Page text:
"We just weren’t thinking," she continued. "I didn’t even give him a kiss or a hug because we were also kind of self-isolating from him because we have this 10-month-old baby and I couldn’t get sick, I’m still breastfeeding."
Kloots said that after an hour of waiting, Cordero called her and said, "'Amanda, they have admitted me, I'm now in a bed with oxygen."
The actor told Kloots that the hospital "'did a COVID test on me and they told me in a couple of hours they'll have some idea of what will be happening.'"
"I was getting a little worried at this point," Kloots admitted to King, adding, "Nick has never been hospitalized. He has no pre-existing conditions."
"The only time I have ever been in a hospital was to give birth to my son so we’re kind of new to the hospital," she explained. "So anytime I hear you’re admitted, I get a little nervous."
Cordero — who starred in Rock of Ages and Waitress and was nominated for a Tony for his role in Bullets Over Broadway — has been in the intensive care unit since late March.
He was first admitted to the hospital when he was “having a hard time breathing” after being diagnosed with pneumonia. At the time, Cordero had tested negative for COVID-19 twice before a third test came back positive.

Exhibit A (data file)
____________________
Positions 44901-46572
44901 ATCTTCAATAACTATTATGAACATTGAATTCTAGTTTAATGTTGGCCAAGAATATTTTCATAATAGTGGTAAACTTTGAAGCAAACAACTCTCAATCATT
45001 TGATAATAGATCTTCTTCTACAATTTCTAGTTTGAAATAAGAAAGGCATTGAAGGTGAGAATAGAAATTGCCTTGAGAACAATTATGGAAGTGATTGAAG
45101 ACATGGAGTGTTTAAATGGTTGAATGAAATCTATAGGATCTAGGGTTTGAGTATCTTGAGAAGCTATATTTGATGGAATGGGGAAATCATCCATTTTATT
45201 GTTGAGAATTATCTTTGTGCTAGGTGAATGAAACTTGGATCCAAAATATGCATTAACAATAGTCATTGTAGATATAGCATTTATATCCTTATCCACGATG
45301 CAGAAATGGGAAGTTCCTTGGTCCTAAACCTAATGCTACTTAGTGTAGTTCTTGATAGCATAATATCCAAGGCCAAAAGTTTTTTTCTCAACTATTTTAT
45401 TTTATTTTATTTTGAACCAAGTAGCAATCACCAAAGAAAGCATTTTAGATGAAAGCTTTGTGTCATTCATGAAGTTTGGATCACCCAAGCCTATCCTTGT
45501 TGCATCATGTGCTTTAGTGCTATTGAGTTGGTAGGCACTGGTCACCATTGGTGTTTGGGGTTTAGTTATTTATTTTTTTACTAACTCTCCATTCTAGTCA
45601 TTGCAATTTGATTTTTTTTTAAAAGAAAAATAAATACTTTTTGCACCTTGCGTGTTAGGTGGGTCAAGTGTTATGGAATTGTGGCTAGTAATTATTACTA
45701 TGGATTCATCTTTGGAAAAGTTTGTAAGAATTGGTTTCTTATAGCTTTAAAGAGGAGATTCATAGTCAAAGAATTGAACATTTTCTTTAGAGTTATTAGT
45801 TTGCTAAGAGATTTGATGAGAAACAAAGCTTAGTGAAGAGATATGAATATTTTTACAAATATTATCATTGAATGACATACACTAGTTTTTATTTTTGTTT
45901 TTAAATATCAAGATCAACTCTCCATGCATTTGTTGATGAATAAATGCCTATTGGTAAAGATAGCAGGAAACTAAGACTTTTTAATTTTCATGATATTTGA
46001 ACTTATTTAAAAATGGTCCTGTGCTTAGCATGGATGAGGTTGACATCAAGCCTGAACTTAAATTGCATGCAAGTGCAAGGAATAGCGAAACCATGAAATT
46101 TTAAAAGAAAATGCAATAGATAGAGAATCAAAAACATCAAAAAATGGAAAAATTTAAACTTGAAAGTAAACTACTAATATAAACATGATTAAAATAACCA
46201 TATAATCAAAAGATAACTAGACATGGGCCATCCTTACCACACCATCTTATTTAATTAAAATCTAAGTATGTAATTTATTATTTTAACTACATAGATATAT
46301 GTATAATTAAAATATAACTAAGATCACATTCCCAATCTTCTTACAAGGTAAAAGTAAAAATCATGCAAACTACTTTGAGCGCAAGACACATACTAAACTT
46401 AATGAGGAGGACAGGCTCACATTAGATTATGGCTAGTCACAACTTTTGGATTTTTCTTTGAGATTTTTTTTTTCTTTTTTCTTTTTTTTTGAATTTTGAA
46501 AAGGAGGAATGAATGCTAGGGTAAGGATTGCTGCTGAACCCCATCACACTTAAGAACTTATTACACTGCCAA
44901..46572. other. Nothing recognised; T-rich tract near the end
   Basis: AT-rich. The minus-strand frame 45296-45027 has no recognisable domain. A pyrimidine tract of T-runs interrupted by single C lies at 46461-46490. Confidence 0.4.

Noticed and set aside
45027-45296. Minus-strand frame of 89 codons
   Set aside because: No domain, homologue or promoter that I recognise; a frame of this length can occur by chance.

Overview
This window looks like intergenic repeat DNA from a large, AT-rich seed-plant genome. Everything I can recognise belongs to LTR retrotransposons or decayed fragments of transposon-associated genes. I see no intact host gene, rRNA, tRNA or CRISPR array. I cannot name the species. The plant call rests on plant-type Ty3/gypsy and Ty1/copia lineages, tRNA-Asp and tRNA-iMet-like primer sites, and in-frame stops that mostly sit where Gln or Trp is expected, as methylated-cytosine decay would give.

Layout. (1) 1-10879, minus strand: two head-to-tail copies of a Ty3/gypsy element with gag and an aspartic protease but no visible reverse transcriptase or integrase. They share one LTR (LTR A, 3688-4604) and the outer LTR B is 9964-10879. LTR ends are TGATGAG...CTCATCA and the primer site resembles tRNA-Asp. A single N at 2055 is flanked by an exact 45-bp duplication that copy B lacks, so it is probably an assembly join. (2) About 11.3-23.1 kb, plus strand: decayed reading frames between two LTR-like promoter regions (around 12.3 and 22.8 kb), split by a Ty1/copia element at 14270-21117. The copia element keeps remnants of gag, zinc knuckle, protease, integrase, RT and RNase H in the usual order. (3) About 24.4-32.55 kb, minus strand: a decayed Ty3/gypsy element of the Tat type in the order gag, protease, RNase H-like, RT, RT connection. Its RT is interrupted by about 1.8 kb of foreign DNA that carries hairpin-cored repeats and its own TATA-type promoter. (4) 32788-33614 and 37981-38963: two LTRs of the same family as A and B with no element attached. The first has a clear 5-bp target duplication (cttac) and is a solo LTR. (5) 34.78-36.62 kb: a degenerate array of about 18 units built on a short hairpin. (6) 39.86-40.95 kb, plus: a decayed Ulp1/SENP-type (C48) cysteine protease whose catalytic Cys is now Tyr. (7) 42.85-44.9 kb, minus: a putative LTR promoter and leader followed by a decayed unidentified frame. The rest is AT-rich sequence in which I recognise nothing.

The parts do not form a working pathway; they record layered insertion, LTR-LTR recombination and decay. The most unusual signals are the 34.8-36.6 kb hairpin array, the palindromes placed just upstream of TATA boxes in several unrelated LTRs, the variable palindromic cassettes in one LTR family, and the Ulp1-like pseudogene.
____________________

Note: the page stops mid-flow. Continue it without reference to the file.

Shortly after, Cordero became unconscious and was placed in a medically induced coma. He was then hooked up to a ventilator and an ECMO machine to “support his heart and his lungs,” according to Kloots.
Still sedated, Cordero was also put on dialysis to assist his kidneys, but doctors found an infection in his lung and he underwent emergency surgery.
While recovering, Cordero began having issues with blood clots in his right leg, which was preventing blood from circulating to his toes. After the blood thinners he was on to help with the clots started causing other problems, doctors made the difficult decision to amputate Cordero’s leg.
On Tuesday, Kloots shared in an update on her Instagram Story that the Broadway star "ended up getting an infection in his lungs" that spread to his blood, causing him to go into "a little bit of a septic shock" after developing a fever.
Kloots added that Cordero's condition has since stabilized and his "fever is under control."
The new development came almost a day after Kloots said that Cordero's doctors had to postpone plans to remove him off a ventilator and put in a breathing tube due to his fever.
In support of her husband, Kloots has been asking fans and loved ones to sing and dance on social media using the hashtag #WakeUpNick. A GoFundMe page was also recently created by their friends to raise funds for Cordero's medical bills as he continues to undergo treatment.
As information about the coronavirus pandemic rapidly changes, PEOPLE is committed to providing the most recent data in our coverage. Some of the information in this story may have changed after publication. For the latest on COVID-19, readers are encouraged to use online resources from CDC, WHO, and local public health departments. PEOPLE has partnered with GoFundMe to raise money for the COVID-19 Relief Fund, a GoFundMe.org fundraiser to support everything from frontline responders to families in need, as well as organizations helping communities. For more information or to donate, click here.